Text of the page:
Blockchain Intellectual Property

Intellectual Property Law for Blockchain Startups

Although the blockchain has been present in the tech consciousness for a few years now, It is incredibly young compared to many of the legal frameworks it operates under. As a blockchain startup, a fundamental knowledge of intellectual property law is a must. Of course, a legal team or consultant is an important part of any growing company, but companies can save a lot of money and grief by understanding the basics from the very start. This article will cover the essential things to know about intellectual property in general and more specifically about blockchain intellectual property.

What is IP Law and Why Does It Matter?

Intellectual property, or IP, refers to intangible things that can be owned or managed by individuals and businesses.

The blockchain is by its very nature intangible. Sure, you can break down its process to electrons moving within circuit boards, but software generally always falls within the intellectual property label.

In order to understand the way in which blockchain startups can be affected by (and benefit from) intellectual property law and specifically blockchain intellectual property law(s), it helps to understand the four primary categories of IP regulation:

  1. Copyrights, which are familiar to most people, cover creative work. This can include art, music, writing, and even code writing. Copyrights enable the holder to limit infringement by anyone else for many years, even after death.
  2. Trade secrets cover anything giving a business an advantage in the market that must be kept secret to be effective. Think things like In’n’Out’s secret sauce, a secret way of producing a metal alloy, or even something as simple as a vendor list.
  3. Next, we have trademarks. A trademark is essentially any business identifier, like a company name, logo, or catchphrase. Trademarks can also extend to “soundmarks”, like jingles and themes, if they are closely and consistently tied to the brand (i.e. the NBC chimes).
  4. Patents are our last, and most applicable, category. A patent allows a company to have a temporary monopoly on developing, producing, and selling an invention. Patents give companies recourse if their inventions are stolen by predatory businesses, which can happen to unprotected startups quite often.

Let’s see how patents play into the blockchain startup market.

IP Types, Blockchain Startups, and Blockchain Intellectual Property

Now that we’ve covered some IP law basics, where do blockchain companies fit in? It turns out that all four domains can apply to your blockchain startup. Any company can file to register a trademark to protect their brand identity.

Copyrights are less common in this sphere, seeing as much of the coding work that goes into a new blockchain interface or system may be more beneficial if kept secret. Trade secrets, then, would be a better option.

Patenting Blockchain Tech

The heavy hitter in the startup world is patenting. Even though patent costs can be significant for a small company, filing a successful patent can be a financial boon later down the line. As mentioned earlier, patents can protect from predatory businesses. But there are other benefits as well.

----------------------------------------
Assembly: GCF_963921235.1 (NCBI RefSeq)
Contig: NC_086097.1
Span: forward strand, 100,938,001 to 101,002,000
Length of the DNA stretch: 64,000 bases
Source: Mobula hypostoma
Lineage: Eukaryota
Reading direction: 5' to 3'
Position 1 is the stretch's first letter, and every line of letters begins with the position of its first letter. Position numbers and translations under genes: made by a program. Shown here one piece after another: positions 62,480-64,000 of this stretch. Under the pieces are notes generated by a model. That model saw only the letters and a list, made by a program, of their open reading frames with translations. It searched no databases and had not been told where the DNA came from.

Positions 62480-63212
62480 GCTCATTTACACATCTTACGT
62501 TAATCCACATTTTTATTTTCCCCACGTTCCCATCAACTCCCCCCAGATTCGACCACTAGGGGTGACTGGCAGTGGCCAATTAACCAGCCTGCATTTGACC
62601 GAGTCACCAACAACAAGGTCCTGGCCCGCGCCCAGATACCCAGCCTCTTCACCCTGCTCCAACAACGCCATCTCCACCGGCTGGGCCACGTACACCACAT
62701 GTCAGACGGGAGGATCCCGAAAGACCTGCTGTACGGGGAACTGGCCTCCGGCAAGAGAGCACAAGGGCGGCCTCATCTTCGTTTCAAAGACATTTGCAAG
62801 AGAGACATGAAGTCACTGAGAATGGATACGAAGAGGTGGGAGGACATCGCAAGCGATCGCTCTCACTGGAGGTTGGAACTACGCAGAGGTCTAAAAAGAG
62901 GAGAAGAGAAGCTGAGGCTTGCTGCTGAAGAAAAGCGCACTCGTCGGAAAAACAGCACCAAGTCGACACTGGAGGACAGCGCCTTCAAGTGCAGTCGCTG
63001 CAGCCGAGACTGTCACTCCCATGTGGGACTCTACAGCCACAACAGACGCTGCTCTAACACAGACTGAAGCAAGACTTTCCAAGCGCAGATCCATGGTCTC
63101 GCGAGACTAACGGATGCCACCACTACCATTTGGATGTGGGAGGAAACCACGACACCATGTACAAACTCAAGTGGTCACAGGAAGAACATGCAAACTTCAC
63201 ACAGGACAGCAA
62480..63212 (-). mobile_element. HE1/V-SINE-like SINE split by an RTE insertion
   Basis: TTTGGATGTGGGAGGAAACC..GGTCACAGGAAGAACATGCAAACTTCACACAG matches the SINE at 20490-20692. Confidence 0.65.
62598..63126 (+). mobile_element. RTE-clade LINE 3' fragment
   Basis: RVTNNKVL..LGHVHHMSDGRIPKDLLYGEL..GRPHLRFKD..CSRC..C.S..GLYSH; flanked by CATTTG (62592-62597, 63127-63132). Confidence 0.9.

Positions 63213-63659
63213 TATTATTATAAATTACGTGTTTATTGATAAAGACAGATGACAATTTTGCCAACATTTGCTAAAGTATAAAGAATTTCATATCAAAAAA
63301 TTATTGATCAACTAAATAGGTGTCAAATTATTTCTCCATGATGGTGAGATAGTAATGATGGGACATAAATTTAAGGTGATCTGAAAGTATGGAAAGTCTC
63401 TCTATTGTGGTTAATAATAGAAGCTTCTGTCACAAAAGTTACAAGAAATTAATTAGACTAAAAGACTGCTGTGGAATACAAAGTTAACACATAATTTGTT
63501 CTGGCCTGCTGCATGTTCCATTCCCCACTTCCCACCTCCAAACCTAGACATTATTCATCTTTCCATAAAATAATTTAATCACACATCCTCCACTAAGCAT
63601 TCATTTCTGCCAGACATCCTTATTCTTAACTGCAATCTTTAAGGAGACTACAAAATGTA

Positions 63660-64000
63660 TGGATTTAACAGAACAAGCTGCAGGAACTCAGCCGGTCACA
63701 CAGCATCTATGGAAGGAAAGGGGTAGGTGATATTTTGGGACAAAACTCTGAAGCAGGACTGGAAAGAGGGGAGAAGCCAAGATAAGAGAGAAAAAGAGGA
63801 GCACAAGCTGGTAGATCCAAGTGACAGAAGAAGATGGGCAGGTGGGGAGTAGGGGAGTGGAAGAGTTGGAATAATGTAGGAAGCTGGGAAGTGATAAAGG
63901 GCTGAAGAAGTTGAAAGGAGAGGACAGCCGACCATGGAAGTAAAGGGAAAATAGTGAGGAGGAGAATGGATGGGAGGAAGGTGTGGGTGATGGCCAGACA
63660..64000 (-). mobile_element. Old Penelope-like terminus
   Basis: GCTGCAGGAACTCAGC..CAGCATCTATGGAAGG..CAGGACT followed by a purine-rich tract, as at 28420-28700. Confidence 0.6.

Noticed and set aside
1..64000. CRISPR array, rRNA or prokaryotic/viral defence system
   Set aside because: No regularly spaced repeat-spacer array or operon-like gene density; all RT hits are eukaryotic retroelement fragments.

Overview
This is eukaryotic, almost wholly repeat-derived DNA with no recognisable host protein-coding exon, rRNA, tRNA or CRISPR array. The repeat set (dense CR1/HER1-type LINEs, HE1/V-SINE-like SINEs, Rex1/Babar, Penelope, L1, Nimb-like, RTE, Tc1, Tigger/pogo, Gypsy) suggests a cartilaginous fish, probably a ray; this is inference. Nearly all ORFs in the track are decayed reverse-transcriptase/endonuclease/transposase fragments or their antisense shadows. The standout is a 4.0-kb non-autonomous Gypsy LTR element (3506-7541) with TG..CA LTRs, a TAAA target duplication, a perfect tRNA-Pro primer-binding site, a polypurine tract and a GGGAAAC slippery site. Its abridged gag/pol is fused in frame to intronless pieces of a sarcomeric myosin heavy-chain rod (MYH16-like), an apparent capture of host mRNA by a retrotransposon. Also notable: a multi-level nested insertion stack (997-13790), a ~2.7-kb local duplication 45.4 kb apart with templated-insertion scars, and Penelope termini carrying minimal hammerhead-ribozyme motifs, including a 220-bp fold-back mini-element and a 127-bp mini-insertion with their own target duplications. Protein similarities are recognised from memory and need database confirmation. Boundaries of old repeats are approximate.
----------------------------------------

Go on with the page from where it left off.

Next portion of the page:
Patents reward startups who create something unique; they’re an incentive to innovate and take some risks. In order to be patent-eligible, an invention needs to be novel, non-obvious, and cannot merely be a vague idea.

According to J.D. Houvener, a Los Angeles patent attorney, these requirements are often misunderstood.

“Many people try to patent too early, too late, or with not enough information. Although it’s never too early to consult a patent attorney, many ideas end up being just that: ideas, without a plan in place to put them to use. Novelty is also a tricky one. Patent searches are necessary to see if you really are the first to propose your patent. If so, you’re in luck, and should get moving on the process as quickly as possible,” Houvener says.

With blockchain, most new startups are using existing technology in new ways. If your startup is utilizing blockchain in a novel enough fashion, you may be eligible for a utility patent, granting you 20 years of a limited monopoly on your concept.

Another avenue for patenting is the design patent. Design patents, as the name implies, cover the aesthetic and user interface aspects of technologies. This may be an easier route for a company that provides a similar service to a lot of others but can distinguish itself via a unique design (which may influence consumer decisions greatly!).

In Summary

Intellectual property law is particularly important in the tech world, where a lot of the property tends to be intellectual.

Blockchain startups occupy a unique niche in that respect; while the fundamental basis of the blockchain is not new and remains similar across businesses, there are other aspects of these companies that can be protected under IP law.

A good understanding of IP law can help any startup stay protected, and consult the right people at the right point in the patent process. If you think your startup should consider filing a patent, consult a professional to see what options are out there for you.

We hope this article was a helpful introduction to the intellectual property world. For more on blockchain and related topics, check out our articles!


Disclaimer: The opinions expressed in this article are the personal opinions of the guest author. The facts disclosed, the copyrights used and the opinions appearing in the article do not reflect the views and/or responsibilities of and does not assume any responsibility or liability for the same.

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